It argues that YouTube is only generating average revenues of $1 per user.
The International Federation of the Phonographic Industry has hit back at YouTube’s claim that $1 billion of ad revenue went to the music industry over the past 12 months.
The claim was made on Tuesday (December 6) in a blog post by YouTube’s chief business officer Robert Kyncl, who said that the amount demonstrated that “multiple experiences and models are succeeding alongside each other.”
The IFPI disputed Kyncl’s claims in its own statement, saying:
“Google has today issued more unexplained numbers on what it claims YouTube pays the music industry. The announcement gives little reason to celebrate, however. With 800 million music users worldwide, YouTube is generating revenues of just over US$1 per user for the entire year.
“This pales in comparison to the revenue generated by other services, ranging from Apple to Deezer to Spotify. For example, in 2015 Spotify alone paid record labels some US$2 billion, equivalent to an estimated US$18 per user.”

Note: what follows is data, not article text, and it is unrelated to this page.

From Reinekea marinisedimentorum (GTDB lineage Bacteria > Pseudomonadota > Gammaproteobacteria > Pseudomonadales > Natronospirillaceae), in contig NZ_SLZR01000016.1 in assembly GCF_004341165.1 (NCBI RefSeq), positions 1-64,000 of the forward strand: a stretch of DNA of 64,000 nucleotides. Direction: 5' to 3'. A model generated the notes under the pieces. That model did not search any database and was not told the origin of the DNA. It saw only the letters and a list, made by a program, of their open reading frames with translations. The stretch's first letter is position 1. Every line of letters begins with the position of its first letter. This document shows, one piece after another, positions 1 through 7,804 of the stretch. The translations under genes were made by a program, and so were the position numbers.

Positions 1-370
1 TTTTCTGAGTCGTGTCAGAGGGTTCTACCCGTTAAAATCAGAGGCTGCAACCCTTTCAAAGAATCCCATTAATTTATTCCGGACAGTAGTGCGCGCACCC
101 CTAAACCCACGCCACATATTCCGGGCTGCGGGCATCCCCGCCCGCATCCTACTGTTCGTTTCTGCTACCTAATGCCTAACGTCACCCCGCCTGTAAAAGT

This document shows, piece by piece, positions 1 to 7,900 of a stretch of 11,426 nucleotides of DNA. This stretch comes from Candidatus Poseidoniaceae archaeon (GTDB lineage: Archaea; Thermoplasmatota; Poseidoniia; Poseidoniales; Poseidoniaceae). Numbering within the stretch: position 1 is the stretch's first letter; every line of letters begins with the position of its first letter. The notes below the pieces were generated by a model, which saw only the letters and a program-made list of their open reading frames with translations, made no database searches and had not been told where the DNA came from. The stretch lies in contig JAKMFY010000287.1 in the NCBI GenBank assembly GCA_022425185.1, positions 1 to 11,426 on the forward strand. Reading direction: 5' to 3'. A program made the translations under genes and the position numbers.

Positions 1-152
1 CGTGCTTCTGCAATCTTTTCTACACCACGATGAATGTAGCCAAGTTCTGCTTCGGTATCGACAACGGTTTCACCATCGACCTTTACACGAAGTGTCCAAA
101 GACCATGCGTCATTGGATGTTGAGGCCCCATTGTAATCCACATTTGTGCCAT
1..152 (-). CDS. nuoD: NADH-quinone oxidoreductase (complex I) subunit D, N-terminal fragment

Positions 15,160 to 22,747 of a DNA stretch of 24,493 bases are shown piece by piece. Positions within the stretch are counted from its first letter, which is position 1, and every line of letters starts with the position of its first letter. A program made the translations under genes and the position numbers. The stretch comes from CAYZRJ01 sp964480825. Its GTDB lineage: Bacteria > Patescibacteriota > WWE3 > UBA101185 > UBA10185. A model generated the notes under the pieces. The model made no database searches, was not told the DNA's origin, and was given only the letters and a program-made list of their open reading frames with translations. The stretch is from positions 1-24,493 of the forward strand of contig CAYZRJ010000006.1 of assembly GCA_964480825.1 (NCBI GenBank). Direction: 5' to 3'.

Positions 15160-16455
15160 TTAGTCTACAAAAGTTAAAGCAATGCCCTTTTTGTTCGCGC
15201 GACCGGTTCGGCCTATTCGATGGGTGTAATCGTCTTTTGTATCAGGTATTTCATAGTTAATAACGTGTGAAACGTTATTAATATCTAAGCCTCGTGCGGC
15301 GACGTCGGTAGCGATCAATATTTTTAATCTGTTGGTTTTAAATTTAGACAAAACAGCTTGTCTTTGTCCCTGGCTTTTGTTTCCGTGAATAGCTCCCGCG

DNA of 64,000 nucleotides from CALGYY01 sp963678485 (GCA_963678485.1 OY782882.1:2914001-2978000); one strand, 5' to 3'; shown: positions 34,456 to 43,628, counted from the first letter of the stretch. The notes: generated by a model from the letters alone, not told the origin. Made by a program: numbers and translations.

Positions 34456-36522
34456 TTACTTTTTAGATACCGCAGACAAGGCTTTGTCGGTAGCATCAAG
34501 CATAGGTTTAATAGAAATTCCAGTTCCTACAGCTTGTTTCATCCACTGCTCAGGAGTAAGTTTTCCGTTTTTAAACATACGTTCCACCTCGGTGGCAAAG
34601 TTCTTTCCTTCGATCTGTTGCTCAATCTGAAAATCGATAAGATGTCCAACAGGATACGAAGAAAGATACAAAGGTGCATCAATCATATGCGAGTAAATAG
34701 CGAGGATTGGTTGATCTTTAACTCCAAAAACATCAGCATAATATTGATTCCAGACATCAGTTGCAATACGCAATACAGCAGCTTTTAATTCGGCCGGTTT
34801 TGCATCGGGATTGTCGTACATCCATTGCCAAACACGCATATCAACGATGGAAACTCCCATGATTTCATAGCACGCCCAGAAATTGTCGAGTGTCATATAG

The IFPI added that YouTube is “not paying artists and producers anything like a fair rate for music,” and that it highlighted “the “value gap” that is denying music rights holders a fair return for their work.”
Speaking to Pitchfork, a YouTube spokesperson reiterated the point made in Kyncl’s original blog post where he said: “As more advertising dollars shift from TV, radio and print to online services, the music industry will generate even more revenue from ads.
“To achieve this, there is a lot of work that must be done by YouTube and the industry as a whole, but we are excited to see the momentum.”
Earlier this year, artists including Paul McCartney, Vince Staples and Taylor Swift signed a petition demanding changes to the Digital Millennium Copyright Act (DMCA) that protects tech companies from the acts of users illegally uploading copyrighted content.